Kavala thought Anatolia’s multicultural, multilingual identities were important. He supported the Sur district council, in Turkey’s largest Kurdish-majority province of Diyarbakır, as they worked to improve diversity efforts, former mayor of the district Osman Demirbaş said.
“Such a man spending a thousand days behind bars is a shame for democracy,” he said.
The arrest of Kavala, “a man who favours people living together with all their diversity”, as the former mayor put it, “shows how much this system hates this idea. What the system is most afraid of is democracy, equality, and peace”.
Peace is something the government does not like, academic Baskın Oran said.
“Why did Osman get picked on like nobody else did? Because he tried to work through issues with peace. To abuse Turkish nationalism on top of Islam, the government needs a concrete, armed force,” he said. “But Osman never gave them the chance. Osman remained peaceful always.”
Scholar Nora Şeni called Kavala “an exception even among Turkey’s intellectuals”.
“He was not uninformed on the Holocaust, and not indifferent towards anti-Semitism. He had internalised the motto that made Europe what it is after World War II: Never Again,” she said.
Nesrin Nas, former leader of the centre-right Motherland Party, described Kavala’s legal process against as a “punishment to civil society”.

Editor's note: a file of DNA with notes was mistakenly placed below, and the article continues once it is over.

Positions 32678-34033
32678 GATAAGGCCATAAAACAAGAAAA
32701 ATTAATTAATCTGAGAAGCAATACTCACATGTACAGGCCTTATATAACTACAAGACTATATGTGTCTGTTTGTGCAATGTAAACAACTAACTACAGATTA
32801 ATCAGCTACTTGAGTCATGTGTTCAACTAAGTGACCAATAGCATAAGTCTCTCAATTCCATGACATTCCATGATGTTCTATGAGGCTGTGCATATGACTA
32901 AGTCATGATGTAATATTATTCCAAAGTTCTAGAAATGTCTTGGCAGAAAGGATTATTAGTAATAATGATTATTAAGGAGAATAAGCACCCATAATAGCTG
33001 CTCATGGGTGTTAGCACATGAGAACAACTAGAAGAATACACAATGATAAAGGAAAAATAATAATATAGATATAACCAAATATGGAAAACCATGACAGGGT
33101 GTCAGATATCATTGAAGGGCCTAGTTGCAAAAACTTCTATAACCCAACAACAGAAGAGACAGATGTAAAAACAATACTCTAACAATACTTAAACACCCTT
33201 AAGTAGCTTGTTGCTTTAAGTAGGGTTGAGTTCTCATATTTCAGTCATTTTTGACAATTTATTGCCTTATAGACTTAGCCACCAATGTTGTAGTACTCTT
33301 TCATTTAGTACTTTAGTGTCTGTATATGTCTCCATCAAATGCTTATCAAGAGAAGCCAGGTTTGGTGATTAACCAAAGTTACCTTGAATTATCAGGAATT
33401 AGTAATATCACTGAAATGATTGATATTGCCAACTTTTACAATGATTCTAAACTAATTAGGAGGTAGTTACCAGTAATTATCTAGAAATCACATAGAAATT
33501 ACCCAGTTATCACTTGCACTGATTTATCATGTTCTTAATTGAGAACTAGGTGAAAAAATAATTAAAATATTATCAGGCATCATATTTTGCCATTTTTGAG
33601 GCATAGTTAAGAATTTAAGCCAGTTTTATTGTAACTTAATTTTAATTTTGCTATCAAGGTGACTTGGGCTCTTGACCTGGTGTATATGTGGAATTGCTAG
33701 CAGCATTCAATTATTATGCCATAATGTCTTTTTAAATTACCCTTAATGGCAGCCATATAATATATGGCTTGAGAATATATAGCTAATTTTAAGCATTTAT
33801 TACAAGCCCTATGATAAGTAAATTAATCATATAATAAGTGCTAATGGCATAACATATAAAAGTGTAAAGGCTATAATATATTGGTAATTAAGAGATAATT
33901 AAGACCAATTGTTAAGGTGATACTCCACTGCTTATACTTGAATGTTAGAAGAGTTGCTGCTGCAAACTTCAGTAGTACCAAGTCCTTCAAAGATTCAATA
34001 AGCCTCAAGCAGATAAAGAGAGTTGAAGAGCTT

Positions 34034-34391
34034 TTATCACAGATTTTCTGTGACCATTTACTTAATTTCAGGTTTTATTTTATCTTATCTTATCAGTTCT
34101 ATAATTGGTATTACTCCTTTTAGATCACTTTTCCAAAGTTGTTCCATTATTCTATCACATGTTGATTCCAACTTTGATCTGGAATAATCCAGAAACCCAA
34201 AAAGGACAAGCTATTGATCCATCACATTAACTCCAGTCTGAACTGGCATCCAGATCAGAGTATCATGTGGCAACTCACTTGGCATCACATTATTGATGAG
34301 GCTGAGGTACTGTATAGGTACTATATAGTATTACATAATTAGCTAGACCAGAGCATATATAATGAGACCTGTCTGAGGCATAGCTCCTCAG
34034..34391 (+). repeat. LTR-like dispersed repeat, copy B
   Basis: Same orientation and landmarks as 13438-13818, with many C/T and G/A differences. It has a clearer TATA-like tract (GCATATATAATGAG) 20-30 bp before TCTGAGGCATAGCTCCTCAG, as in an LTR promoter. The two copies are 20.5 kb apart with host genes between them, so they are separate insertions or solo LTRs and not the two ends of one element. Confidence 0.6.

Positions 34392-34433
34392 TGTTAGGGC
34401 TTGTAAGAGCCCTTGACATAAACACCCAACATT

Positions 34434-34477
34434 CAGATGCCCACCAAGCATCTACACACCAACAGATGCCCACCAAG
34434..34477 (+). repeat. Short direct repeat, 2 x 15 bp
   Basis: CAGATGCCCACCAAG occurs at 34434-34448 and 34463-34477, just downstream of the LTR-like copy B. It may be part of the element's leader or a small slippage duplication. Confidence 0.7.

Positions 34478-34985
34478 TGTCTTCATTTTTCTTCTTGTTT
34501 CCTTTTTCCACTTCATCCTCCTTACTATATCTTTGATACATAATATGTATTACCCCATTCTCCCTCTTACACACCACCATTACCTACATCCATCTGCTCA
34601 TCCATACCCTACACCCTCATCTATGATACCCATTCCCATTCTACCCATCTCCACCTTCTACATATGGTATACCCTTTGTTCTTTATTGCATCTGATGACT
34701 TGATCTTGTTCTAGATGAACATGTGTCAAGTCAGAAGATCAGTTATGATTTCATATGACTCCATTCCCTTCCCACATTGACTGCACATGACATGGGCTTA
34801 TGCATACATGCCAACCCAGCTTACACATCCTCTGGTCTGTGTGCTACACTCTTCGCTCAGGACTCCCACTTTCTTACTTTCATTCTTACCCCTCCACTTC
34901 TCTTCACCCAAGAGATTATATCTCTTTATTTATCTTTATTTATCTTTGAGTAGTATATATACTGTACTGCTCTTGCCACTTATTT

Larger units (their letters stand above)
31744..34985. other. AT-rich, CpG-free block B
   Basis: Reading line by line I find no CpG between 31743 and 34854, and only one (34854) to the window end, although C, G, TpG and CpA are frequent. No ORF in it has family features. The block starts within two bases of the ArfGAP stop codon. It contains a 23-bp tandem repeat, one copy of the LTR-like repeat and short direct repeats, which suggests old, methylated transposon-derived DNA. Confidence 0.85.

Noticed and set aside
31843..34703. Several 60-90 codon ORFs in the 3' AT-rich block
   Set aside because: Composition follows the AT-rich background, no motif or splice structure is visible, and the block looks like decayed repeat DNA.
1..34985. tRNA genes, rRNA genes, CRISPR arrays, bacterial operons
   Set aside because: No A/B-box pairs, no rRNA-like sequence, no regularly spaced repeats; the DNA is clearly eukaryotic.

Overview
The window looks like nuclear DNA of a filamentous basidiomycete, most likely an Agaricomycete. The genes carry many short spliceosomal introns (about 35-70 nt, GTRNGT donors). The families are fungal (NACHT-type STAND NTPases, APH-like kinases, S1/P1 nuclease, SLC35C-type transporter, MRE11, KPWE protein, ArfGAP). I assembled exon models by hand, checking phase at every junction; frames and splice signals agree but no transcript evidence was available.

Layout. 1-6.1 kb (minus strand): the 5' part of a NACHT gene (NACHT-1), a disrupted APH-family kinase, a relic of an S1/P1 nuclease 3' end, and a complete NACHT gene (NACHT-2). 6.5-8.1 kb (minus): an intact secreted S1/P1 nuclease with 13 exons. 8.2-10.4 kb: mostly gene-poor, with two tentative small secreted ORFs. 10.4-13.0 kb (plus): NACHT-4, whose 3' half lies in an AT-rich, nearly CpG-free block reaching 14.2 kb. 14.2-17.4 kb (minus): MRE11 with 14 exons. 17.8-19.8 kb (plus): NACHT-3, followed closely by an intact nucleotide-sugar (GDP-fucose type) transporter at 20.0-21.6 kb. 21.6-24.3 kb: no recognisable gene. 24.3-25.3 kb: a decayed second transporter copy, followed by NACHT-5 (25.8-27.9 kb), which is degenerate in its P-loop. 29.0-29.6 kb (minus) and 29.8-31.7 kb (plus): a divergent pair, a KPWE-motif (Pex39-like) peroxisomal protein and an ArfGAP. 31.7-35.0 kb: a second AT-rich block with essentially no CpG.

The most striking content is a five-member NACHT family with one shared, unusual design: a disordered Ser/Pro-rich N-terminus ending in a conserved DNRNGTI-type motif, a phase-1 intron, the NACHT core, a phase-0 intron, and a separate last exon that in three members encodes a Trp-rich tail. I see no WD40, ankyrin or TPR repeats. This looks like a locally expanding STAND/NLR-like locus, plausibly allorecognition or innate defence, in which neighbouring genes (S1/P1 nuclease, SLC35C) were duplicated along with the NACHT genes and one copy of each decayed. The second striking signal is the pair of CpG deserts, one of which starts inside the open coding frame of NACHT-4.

Kavala was demonised and criminalised, marked a foreign agent and a spy, a terrorist and a supporter of terrorism, “through the media they control, or through their social media trolls – there is no indictment to speak of really”, Nas said.
A narrative is weaved around Kavala to cast him as an outsider to the Millet – Erdoğan’s “Nation” – the academic added.
“He reminds me of patience, reconciliation and living together with all diversity. He truly is a seeker of truth on Earth.”
For all that he is, the man could also be a mystery to many, Baysal, the journalist, mused.
“It is unbelievable for many that a person would do all these for nothing in return, because they believed in those values. There are people who make the world more beautiful, and Osman is one of them,” she said.
“There still is no indictment. He was acquitted of the charges he faced trial for. But still (Kavala) remains in prison,” main opposition Republican People’s Party deputy Sezgin Tanrıkulu said in a video message, stating again that the European Court of Human Rights rejected Turkey’s appeal and finalised its ruling for Kavala’s immediate release in May.
📢.@ECHR_CEDH held that the detention measure “pursues an ulterior purpose” and called for his “immediate release.”
— Kavala’ya Özgürlük (@FreeOsmanKavala) July 13, 2020